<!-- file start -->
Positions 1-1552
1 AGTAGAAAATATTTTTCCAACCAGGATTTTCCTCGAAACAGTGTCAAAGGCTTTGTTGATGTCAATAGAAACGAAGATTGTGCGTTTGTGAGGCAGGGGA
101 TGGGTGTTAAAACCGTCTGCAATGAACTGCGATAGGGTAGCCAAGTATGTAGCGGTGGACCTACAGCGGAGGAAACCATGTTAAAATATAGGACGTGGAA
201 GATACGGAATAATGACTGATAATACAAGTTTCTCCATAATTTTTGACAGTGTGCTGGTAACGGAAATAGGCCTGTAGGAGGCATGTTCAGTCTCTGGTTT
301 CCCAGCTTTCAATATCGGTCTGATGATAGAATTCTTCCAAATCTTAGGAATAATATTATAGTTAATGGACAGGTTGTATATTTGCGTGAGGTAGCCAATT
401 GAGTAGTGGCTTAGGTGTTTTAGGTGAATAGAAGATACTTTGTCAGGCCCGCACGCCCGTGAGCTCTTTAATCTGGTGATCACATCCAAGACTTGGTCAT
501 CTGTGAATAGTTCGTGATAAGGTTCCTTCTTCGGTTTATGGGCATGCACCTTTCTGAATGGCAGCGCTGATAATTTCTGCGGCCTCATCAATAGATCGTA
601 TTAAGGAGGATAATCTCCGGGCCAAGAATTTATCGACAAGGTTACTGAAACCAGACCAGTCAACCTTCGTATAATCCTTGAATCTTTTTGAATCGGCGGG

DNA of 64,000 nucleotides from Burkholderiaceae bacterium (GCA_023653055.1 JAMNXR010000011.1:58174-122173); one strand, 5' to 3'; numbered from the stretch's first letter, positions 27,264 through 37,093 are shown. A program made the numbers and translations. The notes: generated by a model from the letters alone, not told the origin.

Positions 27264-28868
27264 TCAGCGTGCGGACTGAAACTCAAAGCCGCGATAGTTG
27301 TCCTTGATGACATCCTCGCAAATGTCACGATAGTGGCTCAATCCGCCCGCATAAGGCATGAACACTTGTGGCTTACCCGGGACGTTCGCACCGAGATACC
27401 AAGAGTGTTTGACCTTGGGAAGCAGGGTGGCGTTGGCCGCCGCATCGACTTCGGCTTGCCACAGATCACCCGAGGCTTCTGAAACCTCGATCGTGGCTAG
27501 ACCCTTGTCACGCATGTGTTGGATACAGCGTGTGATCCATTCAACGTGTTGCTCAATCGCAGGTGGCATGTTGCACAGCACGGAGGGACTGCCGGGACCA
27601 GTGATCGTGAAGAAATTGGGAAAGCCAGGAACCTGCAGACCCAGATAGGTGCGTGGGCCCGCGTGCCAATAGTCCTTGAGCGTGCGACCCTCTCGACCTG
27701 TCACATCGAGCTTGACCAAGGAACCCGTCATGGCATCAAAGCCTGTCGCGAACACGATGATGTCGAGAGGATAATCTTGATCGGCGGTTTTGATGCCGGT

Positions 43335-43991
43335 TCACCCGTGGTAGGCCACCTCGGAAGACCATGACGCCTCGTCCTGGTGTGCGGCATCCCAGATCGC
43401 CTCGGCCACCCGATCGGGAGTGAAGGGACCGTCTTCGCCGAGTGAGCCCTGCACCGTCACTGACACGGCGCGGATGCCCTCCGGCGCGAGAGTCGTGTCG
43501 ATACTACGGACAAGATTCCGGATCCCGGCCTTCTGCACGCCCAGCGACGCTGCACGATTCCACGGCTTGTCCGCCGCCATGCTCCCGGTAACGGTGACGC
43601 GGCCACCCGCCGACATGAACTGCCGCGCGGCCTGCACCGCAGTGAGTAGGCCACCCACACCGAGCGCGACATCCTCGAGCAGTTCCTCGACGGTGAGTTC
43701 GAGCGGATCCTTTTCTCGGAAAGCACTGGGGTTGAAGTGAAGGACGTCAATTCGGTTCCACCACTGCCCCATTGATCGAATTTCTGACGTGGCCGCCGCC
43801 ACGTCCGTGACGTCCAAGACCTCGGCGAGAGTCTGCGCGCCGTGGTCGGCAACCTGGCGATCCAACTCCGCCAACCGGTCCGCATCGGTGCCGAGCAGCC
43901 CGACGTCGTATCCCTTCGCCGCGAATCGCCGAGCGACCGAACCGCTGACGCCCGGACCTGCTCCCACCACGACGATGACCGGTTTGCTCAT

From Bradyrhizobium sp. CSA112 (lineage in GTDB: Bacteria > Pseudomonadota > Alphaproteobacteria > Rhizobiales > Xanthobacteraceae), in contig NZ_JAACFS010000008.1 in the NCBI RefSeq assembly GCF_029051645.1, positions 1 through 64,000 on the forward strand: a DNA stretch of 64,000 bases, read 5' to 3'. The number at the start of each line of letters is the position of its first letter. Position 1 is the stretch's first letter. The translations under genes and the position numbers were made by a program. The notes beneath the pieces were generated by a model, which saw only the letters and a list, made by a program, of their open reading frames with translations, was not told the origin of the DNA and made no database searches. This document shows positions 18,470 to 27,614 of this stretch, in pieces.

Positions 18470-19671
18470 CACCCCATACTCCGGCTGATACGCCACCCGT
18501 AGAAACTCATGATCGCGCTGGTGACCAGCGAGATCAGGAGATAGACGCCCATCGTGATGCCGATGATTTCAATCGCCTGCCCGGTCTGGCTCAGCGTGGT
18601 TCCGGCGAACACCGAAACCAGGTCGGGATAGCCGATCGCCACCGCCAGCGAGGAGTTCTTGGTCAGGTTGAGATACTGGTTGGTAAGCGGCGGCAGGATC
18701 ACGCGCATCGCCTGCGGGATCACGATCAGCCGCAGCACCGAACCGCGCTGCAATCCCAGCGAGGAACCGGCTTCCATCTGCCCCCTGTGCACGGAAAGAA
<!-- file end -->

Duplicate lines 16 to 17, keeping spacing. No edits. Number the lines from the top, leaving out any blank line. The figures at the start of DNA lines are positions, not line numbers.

27701 TCACATCGAGCTTGACCAAGGAACCCGTCATGGCATCAAAGCCTGTCGCGAACACGATGATGTCGAGAGGATAATCTTGATCGGCGGTTTTGATGCCGGT

Positions 43335-43991